Intro to Trademarks for Distillers

Intro to Trademarks for Distillers
By Brendan M. Palfreyman, Harris Beach PLLC, Attorneys at Law

Do you have a distillery or a distillery in planning in New York?  Congratulations!  If you’ve begun the process I’m sure your knee deep in federal and state applications, equipment and location acquisition, funding, and a million other issues.  One issue that is frequently overlooked by distillers that is of critical importance is trademark protection.  While it may be hard to think about intangible property like a trademark registration when there is so much tangible property to worry about, distilleries now more than ever should be concerned with securing trademarks.

But let’s take a step back, what is a trademark?  A trademark can be a word, phrase, logo, or even color that distinguishes your goods from the goods of others and identifies you as the source of those goods.  There are several types of trademarks, primary among them common law trademarks, state trademarks, and federal trademarks.  Common law trademark rights arise via the use of trademarks in commerce.  That’s right, you don’t need to file any paperwork or pay any fees to gain common law trademark rights.  So why bother with registering your trademarks?  Because the scope of protection and rights that accompany a common law trademark are limited. For example, common law trademarks only provide rights in the areas the marks were used and reasonable zone of expansion therefrom.  Thus, if you sell spirits in Albany you would have common law trademark rights in Albany and a small amount of surrounding area. However, you would not be able to stop someone from using the same exact name on the same exact products in Buffalo.  Also, in a much scarier scenario, someone else could apply for a federal trademark for your exact name and ultimately force your distillery to change names or restrict the geographic expansion of your sales.

So what’s the answer?  A federal trademark registration for at least the distillery name and more providently each of the products you plan to bottle and sell.  The benefits of federal registration are numerous and include the following:

  • • Nationwide notice of ownership of the mark and nationwide priority of use. In other words, your distillery’s right to use the trademark, and to exclude others from using the trademark, extends to all 50 states even if you haven’t sold beer there.
  • • Protects against the subsequent federal registration by others of confusingly similar names. Thus, if another distillery were to try to register a trademark for your distillery’s name, the United States Patent and Trademark Office would prevent them from doing so.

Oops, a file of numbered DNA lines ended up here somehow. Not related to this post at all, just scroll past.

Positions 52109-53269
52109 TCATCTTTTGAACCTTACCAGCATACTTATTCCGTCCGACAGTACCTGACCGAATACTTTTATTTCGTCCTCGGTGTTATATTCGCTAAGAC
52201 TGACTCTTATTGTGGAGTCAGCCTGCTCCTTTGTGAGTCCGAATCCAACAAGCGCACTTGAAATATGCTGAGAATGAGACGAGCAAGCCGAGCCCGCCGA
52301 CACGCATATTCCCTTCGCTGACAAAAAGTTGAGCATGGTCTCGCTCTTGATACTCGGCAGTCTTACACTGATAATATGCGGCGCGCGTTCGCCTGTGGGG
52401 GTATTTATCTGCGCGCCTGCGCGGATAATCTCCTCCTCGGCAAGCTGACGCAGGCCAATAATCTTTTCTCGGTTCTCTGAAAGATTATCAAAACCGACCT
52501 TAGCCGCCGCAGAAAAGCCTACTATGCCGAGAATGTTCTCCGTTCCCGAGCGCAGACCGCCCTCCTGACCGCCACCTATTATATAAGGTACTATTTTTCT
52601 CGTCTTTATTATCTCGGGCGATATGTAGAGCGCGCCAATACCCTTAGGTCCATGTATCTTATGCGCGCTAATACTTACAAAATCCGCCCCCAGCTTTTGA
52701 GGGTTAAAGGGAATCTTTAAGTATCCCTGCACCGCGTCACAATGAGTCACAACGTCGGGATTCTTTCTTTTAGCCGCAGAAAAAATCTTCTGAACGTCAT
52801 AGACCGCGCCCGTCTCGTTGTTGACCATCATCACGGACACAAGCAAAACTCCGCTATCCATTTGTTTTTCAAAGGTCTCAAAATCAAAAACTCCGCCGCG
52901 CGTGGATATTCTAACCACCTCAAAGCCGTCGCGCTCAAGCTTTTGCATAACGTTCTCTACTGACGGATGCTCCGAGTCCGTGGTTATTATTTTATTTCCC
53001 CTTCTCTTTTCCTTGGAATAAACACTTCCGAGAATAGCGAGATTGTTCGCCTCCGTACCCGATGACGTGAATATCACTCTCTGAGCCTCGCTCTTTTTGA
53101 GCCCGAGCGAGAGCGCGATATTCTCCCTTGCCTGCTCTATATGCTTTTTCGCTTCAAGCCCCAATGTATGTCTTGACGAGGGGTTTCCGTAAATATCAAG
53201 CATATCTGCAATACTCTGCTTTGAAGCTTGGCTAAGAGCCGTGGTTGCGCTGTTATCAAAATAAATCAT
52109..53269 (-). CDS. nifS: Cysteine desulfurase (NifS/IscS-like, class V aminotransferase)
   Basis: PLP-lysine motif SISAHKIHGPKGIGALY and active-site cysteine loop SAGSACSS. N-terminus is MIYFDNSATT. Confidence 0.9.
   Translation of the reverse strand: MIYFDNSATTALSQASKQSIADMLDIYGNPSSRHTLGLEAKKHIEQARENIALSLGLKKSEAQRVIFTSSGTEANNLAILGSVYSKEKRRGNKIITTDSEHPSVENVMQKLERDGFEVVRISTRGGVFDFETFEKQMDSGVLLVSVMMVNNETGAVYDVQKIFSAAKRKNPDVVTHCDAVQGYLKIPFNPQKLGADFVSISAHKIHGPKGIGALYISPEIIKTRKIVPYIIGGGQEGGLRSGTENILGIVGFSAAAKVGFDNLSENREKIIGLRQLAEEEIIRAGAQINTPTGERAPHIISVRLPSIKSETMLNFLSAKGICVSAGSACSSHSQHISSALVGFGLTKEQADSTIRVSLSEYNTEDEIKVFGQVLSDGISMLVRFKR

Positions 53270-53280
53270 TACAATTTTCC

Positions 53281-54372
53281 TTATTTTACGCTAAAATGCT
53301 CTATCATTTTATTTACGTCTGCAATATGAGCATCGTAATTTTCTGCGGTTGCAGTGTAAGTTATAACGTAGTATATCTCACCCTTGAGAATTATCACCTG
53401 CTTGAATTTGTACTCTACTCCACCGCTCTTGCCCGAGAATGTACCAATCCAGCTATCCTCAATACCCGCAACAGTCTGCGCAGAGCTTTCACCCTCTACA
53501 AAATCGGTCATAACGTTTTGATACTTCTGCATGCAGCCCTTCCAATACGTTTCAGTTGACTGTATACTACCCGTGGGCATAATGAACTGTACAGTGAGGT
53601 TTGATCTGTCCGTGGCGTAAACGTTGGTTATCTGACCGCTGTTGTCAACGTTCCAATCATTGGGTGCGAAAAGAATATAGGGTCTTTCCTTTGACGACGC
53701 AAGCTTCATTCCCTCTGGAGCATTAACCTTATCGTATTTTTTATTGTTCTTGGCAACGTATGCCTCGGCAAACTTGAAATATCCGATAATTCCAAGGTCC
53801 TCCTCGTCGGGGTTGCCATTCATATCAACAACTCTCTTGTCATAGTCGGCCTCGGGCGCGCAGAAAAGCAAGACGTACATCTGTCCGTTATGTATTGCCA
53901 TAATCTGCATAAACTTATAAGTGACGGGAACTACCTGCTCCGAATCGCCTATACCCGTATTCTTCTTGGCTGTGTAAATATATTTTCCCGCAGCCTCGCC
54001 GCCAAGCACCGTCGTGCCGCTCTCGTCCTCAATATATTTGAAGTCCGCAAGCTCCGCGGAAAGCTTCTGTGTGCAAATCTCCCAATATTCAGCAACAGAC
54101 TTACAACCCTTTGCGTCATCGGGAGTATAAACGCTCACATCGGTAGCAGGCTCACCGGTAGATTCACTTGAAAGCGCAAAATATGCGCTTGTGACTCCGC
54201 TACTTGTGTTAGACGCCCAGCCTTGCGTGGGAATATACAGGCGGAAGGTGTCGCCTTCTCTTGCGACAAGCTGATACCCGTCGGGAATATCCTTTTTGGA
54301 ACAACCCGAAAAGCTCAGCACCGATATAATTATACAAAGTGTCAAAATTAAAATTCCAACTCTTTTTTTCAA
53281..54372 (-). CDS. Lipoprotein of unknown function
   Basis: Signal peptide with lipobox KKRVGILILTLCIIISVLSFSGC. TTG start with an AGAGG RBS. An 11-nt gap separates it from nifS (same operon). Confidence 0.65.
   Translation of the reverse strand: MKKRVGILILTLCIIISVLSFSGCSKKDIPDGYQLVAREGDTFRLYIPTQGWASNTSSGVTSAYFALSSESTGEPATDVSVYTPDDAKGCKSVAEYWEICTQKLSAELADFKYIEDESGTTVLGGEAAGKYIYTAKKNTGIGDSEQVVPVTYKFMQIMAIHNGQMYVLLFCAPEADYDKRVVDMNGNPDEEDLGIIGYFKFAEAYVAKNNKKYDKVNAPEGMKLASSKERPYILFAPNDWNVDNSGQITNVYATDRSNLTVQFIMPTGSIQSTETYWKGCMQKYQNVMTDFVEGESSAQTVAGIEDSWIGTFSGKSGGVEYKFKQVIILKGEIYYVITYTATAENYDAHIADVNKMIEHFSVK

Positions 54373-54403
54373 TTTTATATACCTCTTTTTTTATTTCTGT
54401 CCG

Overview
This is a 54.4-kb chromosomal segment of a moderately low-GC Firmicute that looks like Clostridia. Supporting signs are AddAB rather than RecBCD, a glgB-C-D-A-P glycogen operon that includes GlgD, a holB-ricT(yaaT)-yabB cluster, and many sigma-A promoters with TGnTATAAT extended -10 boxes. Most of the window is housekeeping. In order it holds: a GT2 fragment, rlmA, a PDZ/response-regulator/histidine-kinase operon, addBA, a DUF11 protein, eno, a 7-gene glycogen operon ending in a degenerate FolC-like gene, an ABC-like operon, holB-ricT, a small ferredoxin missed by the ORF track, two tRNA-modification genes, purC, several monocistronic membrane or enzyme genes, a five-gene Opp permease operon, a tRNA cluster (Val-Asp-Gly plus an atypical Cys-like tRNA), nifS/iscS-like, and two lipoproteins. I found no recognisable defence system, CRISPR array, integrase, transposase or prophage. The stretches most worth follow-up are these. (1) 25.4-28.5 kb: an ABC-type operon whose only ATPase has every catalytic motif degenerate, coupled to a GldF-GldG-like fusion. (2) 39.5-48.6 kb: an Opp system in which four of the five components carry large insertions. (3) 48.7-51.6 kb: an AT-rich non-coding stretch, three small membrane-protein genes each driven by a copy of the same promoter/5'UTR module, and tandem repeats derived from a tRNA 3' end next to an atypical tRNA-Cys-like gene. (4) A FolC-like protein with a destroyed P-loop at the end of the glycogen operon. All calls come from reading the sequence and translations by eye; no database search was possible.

• • Serves as evidence of the validity and exclusive ownership of your mark at trial
  • • Allows you to use the ® symbol, which puts others on notice of your federal registration
  • • Grants the right to file a trademark infringement action in federal court, which provides different and better recovery options than a suit in state court.
  • • Deters others from using or applying for your trademark.

Among the most important of these benefits is that fact that a federal registration provides excellent (though not absolute) protection against you having to rebrand and change the name of your distillery after years of operation and building brand recognition.  This can be a devastating blow to a distillery, and it is happening more and more these days, especially given that courts have taken the position that spirits, wine, and beer are related for trademark purposes.  In other words, a brewery with a registered trademark for Silver Spoon Brewery could have a strong argument to force a Silver Spoon Distillery to change its name.  A federal trademark is your best (though not an absolute) defense against such a trademark conflict. cialis online without prescription

So what is your best bet? First, at the same time you are forming your company and applying for your licenses, conduct a proper trademark search before deciding on your distillery name or individual product names. Second, apply for and obtain federal trademark registrations, preferably on an intent-to-use filing basis. These topics and others will be covered in future Guild blog posts.

Author Information: Brendan Palfreyman is an attorney with Harris Beach PLLC in Syracuse, NY and a member of the NYS Distillers Guild.  A primary focus of Mr. Palfreyman’s practice is representing and counseling distilleries in New York State with respect to legal issues including trademark and copyright.  Mr. Palfreyman is an award winning homebrewer and a craft beer and spirits advocate. ativan for sale

Brendan Palfreyman
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(315) 423-7100


This blog is intended to provide general information on a wide range of issues, including legal issues, affecting the distilling industry.  It is not intended to provide specific legal advice and no legal advice is given.  You understand that merely using this blog does not create an attorney client relationship between you and Harris Beach PLLC or Brendan Palfreyman. The blog should not be used as a substitute for competent legal advice from a licensed professional attorney in your state.